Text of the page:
Villa Frere, built on the Pieta slopes facing Valletta, was an Englishman’s folly. Put together by John Hookham Frere over a span of many years until his death in 1846, Villa Frere is today a shadow of its once majestic composition of terraced gardens.
The Friends of Villa Frere was set up some years ago by Edward Said with a purpose to salvage the remnants of this once stately estate now comprising of a third of its original footprint.
The Alfred Mizzi Foundation heeded a call for help and with its support, the return and restoration of a well-head from Casa Leoni in Sta. Venera (where this had been moved to for safe keeping some sixty years ago) as well as the restoration of part of a grand staircase just below the Royal Gazebo was embarked upon.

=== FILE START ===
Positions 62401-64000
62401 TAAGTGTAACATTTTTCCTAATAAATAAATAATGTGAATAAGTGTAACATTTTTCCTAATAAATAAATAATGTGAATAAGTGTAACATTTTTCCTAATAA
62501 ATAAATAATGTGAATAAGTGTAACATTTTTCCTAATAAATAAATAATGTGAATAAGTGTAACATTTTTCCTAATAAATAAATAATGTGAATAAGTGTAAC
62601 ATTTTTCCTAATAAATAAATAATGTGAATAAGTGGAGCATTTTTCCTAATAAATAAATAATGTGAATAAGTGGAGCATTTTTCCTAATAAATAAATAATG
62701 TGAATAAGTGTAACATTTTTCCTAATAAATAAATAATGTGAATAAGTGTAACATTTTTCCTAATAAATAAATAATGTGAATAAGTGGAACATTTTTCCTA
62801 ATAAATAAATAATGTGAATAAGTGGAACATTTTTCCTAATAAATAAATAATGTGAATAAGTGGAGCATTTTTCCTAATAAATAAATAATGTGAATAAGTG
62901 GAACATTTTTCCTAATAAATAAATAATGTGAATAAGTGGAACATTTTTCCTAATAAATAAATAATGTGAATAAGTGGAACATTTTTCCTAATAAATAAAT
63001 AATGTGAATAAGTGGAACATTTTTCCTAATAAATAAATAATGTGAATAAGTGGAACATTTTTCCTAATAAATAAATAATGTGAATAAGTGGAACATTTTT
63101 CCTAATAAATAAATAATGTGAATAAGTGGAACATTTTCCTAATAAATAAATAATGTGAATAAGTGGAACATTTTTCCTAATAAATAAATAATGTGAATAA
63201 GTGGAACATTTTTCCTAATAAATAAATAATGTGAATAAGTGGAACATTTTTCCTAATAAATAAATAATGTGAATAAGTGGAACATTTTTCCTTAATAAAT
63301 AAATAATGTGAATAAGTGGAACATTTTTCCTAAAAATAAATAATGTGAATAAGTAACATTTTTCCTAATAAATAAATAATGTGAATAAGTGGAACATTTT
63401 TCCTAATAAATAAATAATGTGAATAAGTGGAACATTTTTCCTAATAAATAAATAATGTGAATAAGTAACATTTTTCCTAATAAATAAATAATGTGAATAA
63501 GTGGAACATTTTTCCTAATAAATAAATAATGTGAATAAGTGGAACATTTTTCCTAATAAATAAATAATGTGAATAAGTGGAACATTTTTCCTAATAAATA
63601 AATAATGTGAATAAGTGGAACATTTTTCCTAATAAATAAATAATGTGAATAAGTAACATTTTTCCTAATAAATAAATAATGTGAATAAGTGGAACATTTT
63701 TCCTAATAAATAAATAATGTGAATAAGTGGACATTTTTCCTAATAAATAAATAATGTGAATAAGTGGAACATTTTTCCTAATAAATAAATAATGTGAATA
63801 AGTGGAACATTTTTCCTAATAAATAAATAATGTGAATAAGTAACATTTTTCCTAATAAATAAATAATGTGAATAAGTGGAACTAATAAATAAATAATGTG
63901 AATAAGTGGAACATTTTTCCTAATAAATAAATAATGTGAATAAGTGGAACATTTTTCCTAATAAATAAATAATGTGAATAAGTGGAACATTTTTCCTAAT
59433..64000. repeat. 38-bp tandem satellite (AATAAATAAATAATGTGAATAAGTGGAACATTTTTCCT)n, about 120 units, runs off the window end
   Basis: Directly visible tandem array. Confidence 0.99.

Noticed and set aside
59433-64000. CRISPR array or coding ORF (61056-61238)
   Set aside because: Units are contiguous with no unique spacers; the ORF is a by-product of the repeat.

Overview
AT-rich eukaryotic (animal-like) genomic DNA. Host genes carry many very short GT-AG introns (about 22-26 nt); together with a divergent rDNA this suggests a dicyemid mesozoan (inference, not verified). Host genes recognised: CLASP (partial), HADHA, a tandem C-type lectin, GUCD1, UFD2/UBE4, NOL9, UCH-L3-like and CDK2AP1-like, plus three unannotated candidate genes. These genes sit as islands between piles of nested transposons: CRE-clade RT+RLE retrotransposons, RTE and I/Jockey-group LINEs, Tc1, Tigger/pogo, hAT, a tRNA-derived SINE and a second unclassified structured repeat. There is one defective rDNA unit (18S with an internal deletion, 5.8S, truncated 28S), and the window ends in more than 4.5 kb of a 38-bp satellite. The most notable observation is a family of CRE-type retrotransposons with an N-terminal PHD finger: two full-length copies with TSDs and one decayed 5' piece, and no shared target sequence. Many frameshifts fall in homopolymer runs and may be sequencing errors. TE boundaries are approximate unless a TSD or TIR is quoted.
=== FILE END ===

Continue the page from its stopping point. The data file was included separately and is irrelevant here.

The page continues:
The well-head is one of a series of well-heads known to have stood at Villa Frere. Carved in globigerina limestone, its floral arabesque style so exquisitely executed could very possibly have been produced by the workshop of acclaimed architectural sculptor Vincenzo Dimech (1768-1831).
It was a centre-piece of the upper gardens, sited just in front of the iconic Neo-Classical tempietto and photographed on numerous occasions. It bears the Frere coat-of-arms on its pediment.
The restoration of part of the grand staircase just below the Royal Gazebo will include the realignment of the large softstone steps, removal of damaging roots beneath, replacement of lost or unserviceable elements and the complete replication of the balustrades. In order to proceed with these works, necessary planning permission from the relevant authorities is being sought. Works here are planned to be completed within a year’s time.